When Goethe FINALLY found the resolve to run away from Weimar and go to Italy, he discovered so many things he had only dimly felt but hadn’t seen and couldn’t know, the vast number of talented artists whose names were unknown to the world. He was also aghast at the incredible quantity of religious paintings. For Goethe art was self-expression and he threw his bias over the world of Italian painting and concluded that artists would like to have painted something else, but were forbidden to.

When Goethe fled Weimar he was disenchanted with himself as a writer and wondered if he were not really meant to be a visual artist and he went to Italy in search of salvation as a creative being, his heart crushed by unrequited love, his mind clouded by what he feared was an inability to write. He’d had one rock-star success with Sorrows of Young Werther many years earlier and since?

I’ve mulled that over several times in the years since I read Italian Journey. I’ve wandered around parts of Italy myself looking at art, and I’ve seen some of what Goethe saw. Rather than fleeing unrequited love, I went to Italy to embrace it. Ha ha. Art was my redeemer during that strange trip, my rope out of an abyss of anger and disappointment. I had days and days to collect images and see time through that miraculous mirrored time tunnel of a really great art museum — the Pinacoteca in the Sforza Castle in Milan.

I was there before 9/11 and the entire art museum was open to the public including rooms of racks of paintings, the racks on wheels. You could pull out the racks and look at dozens of paintings.

Most were religious paintings. Some were exercises and commissions; others were much more.

I was thinking about that the other day, why the large painting of the crane and the woman, dog and tree are so different to me and people who’ve seen them. The experience of painting them was different, too. I like to paint things that a little risky (for me) and from which I’m going to learn something, and that something is usually about painting. Recently Facebook showed me posts showing the series of steps that led to this painting of an adobe potato cellar. It’s painted over a sunset I tried a few years ago. It was a challenging painting, but the challenge was mostly technical and improved my skills as a painter.

Two other paintings, the Tree and the Crane, are “religious” paintings. There’s no San Sebastian or John the Baptist’s severed head or Mary holding the infant Jesus, but entering each one was an act of faith for me. They were both MORE than most of my paintings had been, more than “Can I do this well?” They both challenged my ability as a painter, but they also demanded a certain journey into a psychological and spiritual unknown, each in a completely different way.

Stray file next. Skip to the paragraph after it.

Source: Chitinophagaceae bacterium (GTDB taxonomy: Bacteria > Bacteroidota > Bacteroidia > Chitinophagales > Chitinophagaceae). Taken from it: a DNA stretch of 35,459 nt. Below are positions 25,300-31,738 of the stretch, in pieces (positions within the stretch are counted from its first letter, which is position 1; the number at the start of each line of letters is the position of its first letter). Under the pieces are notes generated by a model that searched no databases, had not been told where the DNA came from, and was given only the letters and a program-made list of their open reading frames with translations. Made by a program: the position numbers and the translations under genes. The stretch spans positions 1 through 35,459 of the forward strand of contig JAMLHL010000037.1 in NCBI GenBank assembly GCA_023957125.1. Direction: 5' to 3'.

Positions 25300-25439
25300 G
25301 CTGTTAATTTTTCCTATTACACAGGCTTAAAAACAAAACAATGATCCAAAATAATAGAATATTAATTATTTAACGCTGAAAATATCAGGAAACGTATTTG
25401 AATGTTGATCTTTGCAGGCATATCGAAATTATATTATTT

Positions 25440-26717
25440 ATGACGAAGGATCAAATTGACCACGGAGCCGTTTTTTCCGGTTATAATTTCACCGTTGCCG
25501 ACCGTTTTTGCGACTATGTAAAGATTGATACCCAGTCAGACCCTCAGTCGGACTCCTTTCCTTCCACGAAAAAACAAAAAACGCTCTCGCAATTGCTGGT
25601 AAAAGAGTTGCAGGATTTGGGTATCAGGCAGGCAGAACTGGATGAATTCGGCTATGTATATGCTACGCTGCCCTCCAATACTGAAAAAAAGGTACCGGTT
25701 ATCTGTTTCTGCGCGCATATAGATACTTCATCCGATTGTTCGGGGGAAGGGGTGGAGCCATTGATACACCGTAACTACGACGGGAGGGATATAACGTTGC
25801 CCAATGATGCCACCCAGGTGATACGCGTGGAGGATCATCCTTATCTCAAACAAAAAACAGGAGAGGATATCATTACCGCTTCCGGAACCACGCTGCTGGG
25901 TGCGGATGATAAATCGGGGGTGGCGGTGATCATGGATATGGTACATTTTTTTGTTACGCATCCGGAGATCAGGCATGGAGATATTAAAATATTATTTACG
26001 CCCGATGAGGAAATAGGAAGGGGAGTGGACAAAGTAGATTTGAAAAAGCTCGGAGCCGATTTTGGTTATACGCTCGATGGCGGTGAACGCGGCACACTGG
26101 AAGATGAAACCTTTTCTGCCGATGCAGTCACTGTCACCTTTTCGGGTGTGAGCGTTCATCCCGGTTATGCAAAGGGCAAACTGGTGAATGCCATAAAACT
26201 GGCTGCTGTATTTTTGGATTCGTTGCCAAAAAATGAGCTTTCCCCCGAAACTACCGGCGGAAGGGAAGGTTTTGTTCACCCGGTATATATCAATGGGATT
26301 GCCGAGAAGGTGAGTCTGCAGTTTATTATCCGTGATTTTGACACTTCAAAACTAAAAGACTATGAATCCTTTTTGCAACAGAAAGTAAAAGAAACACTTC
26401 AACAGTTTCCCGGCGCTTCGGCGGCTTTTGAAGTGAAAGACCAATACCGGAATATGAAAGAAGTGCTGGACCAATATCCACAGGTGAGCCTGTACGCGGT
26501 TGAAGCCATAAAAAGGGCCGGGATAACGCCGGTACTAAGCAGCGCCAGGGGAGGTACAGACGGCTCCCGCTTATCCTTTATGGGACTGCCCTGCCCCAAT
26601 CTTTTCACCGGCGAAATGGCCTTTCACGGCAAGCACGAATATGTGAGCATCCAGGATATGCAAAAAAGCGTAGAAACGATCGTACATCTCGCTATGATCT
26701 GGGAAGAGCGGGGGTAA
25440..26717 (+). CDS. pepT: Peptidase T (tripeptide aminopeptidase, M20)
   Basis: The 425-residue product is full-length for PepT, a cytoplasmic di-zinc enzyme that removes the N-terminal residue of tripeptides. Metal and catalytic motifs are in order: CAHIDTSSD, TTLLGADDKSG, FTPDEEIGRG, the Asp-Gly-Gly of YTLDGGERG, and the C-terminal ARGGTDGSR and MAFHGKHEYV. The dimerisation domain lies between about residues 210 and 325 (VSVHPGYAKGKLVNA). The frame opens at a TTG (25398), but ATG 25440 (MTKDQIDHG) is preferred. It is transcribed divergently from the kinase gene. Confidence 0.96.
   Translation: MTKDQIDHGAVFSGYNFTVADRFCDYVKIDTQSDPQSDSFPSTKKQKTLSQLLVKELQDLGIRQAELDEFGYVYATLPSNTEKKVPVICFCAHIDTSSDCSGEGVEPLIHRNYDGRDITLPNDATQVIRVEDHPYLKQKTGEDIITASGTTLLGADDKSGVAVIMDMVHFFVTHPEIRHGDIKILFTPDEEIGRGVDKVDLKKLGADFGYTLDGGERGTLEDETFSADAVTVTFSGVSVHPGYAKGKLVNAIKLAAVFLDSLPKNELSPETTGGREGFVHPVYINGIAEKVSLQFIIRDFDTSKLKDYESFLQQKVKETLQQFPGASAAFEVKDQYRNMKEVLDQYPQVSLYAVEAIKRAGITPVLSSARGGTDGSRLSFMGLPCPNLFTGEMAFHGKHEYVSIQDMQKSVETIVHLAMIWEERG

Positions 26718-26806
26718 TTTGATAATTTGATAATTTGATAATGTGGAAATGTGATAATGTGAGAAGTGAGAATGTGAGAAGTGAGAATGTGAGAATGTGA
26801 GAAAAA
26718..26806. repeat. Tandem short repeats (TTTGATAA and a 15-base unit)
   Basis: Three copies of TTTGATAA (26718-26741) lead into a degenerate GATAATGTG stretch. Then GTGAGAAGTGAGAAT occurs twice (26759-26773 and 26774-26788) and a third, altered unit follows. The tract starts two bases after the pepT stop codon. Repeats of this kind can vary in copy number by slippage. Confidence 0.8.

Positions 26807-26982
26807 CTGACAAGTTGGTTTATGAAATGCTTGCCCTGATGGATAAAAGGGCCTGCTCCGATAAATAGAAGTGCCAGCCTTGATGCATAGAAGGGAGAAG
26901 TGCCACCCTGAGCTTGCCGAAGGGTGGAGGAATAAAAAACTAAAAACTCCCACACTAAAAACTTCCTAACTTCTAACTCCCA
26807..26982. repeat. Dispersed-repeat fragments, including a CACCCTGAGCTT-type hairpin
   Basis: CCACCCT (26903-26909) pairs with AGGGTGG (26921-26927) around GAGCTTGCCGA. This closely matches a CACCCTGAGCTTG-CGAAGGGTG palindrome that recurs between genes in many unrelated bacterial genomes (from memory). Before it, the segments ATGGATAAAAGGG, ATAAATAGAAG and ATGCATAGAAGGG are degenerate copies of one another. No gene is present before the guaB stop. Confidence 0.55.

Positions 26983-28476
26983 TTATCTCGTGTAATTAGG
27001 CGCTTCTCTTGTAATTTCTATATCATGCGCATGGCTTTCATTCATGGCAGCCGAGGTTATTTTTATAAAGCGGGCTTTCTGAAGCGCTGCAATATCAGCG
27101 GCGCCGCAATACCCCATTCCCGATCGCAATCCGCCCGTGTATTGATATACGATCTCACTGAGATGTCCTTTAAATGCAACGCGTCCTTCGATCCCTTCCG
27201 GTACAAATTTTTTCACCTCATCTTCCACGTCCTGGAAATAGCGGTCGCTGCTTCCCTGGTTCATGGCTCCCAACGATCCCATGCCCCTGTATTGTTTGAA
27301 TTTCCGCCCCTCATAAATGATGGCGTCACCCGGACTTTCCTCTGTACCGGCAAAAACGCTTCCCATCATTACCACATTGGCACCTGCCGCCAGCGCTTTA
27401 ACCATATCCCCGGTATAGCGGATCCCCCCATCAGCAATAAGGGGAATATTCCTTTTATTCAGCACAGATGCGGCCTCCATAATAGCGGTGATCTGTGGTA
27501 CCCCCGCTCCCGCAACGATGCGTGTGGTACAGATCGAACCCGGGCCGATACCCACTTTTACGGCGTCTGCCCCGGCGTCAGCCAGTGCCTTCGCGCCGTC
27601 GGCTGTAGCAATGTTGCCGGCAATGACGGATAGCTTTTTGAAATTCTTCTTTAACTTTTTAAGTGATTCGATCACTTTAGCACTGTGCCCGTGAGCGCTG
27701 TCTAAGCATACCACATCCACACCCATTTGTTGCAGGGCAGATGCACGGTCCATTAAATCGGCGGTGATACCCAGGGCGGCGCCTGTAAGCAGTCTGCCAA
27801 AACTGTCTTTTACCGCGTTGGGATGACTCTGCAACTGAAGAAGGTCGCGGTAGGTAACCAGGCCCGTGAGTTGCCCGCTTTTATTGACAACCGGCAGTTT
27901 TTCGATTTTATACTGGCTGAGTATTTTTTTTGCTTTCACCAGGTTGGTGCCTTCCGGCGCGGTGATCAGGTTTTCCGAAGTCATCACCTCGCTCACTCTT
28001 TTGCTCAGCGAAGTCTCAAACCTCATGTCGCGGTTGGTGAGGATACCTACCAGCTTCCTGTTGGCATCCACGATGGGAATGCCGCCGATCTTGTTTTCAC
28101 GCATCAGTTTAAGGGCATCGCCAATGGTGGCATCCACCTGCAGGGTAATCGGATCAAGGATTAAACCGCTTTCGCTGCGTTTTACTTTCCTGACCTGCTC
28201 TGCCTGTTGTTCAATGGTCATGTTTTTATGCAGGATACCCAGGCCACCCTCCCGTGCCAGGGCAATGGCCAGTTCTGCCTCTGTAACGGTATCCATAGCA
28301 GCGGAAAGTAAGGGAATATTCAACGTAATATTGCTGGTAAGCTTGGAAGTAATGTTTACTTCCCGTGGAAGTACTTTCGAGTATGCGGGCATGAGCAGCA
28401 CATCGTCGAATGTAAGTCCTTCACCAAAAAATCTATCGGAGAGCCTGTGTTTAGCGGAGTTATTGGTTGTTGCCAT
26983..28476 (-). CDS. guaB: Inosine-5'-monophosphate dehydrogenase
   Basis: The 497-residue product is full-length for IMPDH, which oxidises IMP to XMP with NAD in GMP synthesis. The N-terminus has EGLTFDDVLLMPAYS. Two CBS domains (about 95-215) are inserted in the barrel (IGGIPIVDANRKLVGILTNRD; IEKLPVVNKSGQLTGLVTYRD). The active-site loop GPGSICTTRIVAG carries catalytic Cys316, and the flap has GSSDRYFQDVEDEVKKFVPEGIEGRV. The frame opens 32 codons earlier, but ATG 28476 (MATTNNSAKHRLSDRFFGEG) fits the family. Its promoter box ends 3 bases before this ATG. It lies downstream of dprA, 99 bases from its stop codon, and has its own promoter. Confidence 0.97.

The crane painting is obviously a painting of a crane, and there was the challenge of the large canvas (4 feet x 3 feet), but it’s more than that. I wanted to paint the silence of the big empty under the silvery pre-snow sky. The moment I saw this in real life, the world was silent except for the sounds of cranes. I don’t have words to explain it, but I have long wanted to say to Goethe that the really great paintings are ALL religious paintings and the metaphors people had with which to paint their inner spiritual reality have always come from their world. A world in which the Christian allegory is as potent as hunger will render its spiritual self in those images. It’s more than painting well. There is a mystery behind it.

Matthias Grünewald

Goethe never went to those places with his visual art. He DID go there with Faust and attempted an even more profound journey with Faust, Part II. I’m not sure that the person looking art or reading something is aware of the journey the artist takes in the process.

A finished work is an almost sterile coda to the experience of attempting to show, attempting to say. It’s one experience for the artist, another for the consumer of art. But some works of art allow the consumer inside, if only for a moment. I experienced this with Leonardo’s Last Supper which, in all its ruin and restoration is still way beyond a painting. As Goethe noted, it is a force.

Featured photo: On the Tiber above Rome, opposite the Villa Madama Johann Wolfgang von Goethe

Painting vs Evil

Painting has turned out to be an effective strategy in other dark times and seems to be working now. It makes a big difference to me to focus on something beautiful rather than something ugly. And making something beautiful seems to be the definition of positive thinking.

Yesterday Facebook showed me a painting I did last year when I first got the natural pigments. Looking at it (and I like it and am proud of it) I thought, “You’ve come a long way, baby.”

Snowy Trail (actual size)